Andy – UNDER. And perhaps way under. Freeman didn't really do anything special, outside his four-game binge in the first-half. His tape never matched the numbers and he finished the season with a 4.0 YPC average. There's really no reason Tevin Coleman, if healthy, can't share the Atlanta backfield workload.
Dion Lewis, who was on pace for a PPR-salivating 82 receptions before a torn ACL derailed his season last November, catches this year for the Pats 74.5.
Andy – UNDER, although I'm still plenty interested in Lewis in any scoring format. This is a big ask for a player who had ACL surgery in November. It seems reasonable for him to open the season on a snap count, assuming he's ready for Week 1.
Dalton – UNDER. I've ranked Lewis as a top-20 fantasy back entering this year, but last season's 36 receptions were a career high, so this would take quite the leap (and a newfound ability to stay healthy over a full 16 game season). He's also coming off ACL surgery.
Scott – UNDER. It's just too big an ask for a player with such a limited resume, coming off a major injury. The Patriots aren't the type of team to throw a silly amount of volume at any running back.
Waiver wire sensation Gary Barnidge, who came out of nowhere to crack the TE top-5 posting a 79-1043-9 line last year, receiving yards this fall 999.5.
Andy – Nope. Nuh-uh. UNDER. Barnidge was a wonderful story last season, the classic eighth-year breakout. But it's not reasonable to forecast 1000 receiving yards for any tight end, and certainly not for a guy tied to a low-yield offense with new coaches and a new QB. In a typical year, only one or two NFL tight ends reach the 1000-yard plateau.
Dalton – UNDER. Just four tight ends reached 1,000 receiving yards last season, albeit one was Barnidge. Still, the small number illustrates how rare the feat is, and while I think Barnidge can once again be a top-five fantasy tight end in 2016, the far safer bet is the under here.
Brandon – UNDER. This bar is just set too high. I'm still bullish on Barnidge, but we've only seen 11 1,000-yard campaigns from a tight end in the past six seasons. I think Barnidge is a TE1 slam dunk, but no way would I wager that the stars will align for him again in such a way that he'll top 1K yards again in '16.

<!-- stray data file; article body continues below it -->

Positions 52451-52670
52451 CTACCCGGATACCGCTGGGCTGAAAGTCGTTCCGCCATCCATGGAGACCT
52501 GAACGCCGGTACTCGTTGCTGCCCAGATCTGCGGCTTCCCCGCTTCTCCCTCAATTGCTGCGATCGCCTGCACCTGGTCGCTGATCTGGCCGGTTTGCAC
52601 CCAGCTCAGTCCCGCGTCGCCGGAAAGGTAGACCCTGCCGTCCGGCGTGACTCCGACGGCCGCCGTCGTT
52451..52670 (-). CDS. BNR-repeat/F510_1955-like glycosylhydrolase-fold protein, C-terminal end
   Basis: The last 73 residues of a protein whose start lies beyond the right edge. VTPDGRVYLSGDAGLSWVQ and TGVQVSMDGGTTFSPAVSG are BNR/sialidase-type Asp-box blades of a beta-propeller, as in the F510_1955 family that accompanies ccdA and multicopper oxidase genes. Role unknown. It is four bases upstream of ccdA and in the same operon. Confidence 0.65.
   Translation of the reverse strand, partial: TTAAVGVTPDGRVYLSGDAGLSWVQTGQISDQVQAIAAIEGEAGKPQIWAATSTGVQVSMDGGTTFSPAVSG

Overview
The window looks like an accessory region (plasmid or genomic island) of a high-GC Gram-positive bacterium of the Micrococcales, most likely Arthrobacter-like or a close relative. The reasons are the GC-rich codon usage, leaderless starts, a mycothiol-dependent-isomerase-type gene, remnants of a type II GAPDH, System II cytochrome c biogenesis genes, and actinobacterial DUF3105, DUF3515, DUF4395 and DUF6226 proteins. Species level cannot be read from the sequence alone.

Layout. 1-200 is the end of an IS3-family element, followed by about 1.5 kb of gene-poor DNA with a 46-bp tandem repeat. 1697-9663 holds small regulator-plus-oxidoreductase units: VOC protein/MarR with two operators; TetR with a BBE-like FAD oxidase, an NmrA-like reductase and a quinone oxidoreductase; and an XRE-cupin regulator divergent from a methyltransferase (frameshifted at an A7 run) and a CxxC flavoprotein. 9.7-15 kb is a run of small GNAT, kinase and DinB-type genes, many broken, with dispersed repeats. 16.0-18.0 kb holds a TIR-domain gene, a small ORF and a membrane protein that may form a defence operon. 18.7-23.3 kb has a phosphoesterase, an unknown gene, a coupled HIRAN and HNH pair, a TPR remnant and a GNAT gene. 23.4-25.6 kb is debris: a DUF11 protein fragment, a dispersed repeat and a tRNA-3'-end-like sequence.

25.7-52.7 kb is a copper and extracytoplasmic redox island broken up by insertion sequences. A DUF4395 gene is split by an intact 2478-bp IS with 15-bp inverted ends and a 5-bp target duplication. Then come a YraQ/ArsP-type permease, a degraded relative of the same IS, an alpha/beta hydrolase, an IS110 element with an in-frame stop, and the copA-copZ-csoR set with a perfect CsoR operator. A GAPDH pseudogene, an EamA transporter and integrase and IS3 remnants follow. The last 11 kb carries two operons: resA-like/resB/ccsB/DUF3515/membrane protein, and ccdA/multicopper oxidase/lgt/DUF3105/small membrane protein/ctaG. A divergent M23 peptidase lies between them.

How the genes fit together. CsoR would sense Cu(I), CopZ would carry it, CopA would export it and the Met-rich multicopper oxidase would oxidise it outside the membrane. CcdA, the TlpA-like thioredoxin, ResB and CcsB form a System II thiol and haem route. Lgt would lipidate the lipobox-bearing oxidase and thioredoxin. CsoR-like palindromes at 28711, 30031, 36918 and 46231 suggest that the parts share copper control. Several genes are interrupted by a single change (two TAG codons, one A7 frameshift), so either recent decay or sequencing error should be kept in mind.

Short answer. On a scale of 1-10 with one being a grandiose politician and 10 being every skittish Jesse Eisenberg character where do you rank on David Johnson as a top-five overall pick?
Dalton – ONE. He totaled 1,038 yards with 12 touchdowns on just 161 touches as a rookie last season, getting 4.6 YPC and impressing as a receiver. Johnson sure looks like the real deal, and he only got better when given the opportunity to start. Arizona is loaded with offensive weapons, and he'll be the team's workhorse in 2016. There's no question he should be a top-five pick. The only question I have is whether he should be the No. 1 or No. 2 running back off the board.
Liz – ONE. Top-five? That’s easy. Heck, I’d say he’s a top-three prospect. Sure, his sample size is small, but under the tutelage of Bruce Arians his skill-set has blossomed from blazing perimeter runner to bodacious bellcow. His competition includes a fading 30-year-old and a fragile scatback. The youngster is going to get fed and his owners are going to gleefully fistbump their way to championship seasons.
Brad – ONE. When it comes to Johnson projections, my confidence level mirrors an overly caffeinated Donald Trump riding a bull in front of thousands of riled-up supporters. Dude is going to be YUGE in 2016. There's plenty to like about his situation -- minimal competition, healthy offense, top-10 run-blocking line. Throw in his three-down skill set, ability to gain substantial yards after contact and pass-catching contributions and he's a viable candidate for 1,500-plus total yards and 12-15 TDs.